And, while proudly sharing that the NT produces almost all of its sets and costumes onsite – with the theatres boasting their own welders, set builders, and seamstresses – Varah stresses this presents its own financial problems as inflation runs at 10.5 per cent.

“We've got our materials that are impacted from an inflationary perspective and supply chains really disrupted,” she says. “And that is a really big impact here, because we're the largest factory in central London.”

Varah says government support of the theatre continues to be vital given the state of the economy, and expresses support for the reintroduction of some of the previous Covid schemes.

“Short term, extending some of the reliefs that were put in place during Covid, like tax relief would be hugely significant,” says Varah. “It allows us to continue to be entrepreneurial… if you have that additional tax relief, then you're able to put on a production that you might not otherwise have put on the scale that you might not have done before.”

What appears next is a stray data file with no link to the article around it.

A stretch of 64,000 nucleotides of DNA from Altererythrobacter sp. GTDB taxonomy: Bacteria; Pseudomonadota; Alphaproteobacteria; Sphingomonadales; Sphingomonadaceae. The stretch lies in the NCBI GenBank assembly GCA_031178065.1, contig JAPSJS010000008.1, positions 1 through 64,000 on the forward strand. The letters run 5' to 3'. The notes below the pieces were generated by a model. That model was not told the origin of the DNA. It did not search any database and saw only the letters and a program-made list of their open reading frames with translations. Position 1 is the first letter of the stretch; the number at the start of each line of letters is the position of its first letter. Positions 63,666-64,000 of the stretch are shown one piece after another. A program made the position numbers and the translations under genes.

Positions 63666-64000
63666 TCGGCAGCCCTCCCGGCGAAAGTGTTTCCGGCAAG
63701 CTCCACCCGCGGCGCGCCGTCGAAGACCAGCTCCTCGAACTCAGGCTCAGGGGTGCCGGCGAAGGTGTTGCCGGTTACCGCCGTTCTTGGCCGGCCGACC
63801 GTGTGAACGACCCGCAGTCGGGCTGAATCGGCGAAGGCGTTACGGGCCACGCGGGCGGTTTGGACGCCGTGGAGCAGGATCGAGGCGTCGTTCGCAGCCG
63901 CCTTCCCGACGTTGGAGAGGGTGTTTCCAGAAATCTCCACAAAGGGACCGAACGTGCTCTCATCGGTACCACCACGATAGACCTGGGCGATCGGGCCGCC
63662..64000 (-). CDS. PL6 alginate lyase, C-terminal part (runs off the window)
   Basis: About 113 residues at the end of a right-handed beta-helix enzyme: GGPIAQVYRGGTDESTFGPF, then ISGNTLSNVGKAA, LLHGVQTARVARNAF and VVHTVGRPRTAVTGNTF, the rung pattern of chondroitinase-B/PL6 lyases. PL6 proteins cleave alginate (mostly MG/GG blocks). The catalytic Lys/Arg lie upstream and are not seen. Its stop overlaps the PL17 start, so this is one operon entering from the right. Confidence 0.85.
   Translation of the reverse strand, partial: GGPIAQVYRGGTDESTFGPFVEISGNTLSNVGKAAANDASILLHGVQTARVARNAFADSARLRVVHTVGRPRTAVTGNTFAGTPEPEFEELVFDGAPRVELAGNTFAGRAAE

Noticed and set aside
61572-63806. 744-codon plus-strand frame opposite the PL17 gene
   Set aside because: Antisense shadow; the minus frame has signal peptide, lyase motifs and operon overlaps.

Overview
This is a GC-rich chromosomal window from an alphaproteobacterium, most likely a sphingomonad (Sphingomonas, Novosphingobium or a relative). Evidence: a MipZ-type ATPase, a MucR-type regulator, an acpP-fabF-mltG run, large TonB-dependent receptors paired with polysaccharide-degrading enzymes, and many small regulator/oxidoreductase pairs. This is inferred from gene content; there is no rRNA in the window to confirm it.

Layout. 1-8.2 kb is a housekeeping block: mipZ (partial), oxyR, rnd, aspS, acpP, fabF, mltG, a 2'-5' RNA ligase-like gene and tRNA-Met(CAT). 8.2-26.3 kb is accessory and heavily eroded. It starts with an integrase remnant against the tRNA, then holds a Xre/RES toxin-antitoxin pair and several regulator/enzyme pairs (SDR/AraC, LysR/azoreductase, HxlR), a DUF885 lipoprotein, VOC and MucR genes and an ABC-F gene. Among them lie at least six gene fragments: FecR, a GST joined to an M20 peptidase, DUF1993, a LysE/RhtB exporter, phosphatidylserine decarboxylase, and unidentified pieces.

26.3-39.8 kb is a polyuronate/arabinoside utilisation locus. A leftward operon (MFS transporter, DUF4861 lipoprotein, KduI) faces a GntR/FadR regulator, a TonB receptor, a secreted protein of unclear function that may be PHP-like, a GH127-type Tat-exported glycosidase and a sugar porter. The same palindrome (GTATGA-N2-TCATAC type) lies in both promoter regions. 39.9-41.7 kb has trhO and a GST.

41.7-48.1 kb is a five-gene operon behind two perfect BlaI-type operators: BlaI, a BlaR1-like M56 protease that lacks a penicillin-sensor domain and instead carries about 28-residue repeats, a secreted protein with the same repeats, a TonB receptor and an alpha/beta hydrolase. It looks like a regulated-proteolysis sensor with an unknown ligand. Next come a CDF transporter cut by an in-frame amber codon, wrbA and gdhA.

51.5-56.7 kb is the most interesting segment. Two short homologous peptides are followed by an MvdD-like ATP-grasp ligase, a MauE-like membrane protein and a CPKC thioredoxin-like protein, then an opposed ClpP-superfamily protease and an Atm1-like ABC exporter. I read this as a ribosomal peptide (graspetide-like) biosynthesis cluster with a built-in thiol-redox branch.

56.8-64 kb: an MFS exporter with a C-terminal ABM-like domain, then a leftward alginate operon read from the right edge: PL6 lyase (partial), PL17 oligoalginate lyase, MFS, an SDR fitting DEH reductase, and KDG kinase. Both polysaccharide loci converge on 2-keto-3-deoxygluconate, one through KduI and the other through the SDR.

If you have a classroom of kids who are leaving a sixth form, I could give every single one of them a job in this theatre

“It’s not just money into a hole,” she adds, “it's actually something that is actively encouraging… growth and activity.”

On the subject of the economy, Varah is keen to highlight that much of the theatre’s work also aligns with the government’s aspirations and policies for levelling up: the NT operates in 71 of 109 levelling up areas, reaching 85 per cent of UK state secondary schools.

“We specifically go to those areas that are the hardest to reach, that have the least provision ­– and we make sure that we properly engage the kids there,’ says Varah passionately. “And if you do that, then they're going to come here, and they're going to feel a million dollars – because they're going to walk in, they're going to own the place, they're going to understand that this is for them.”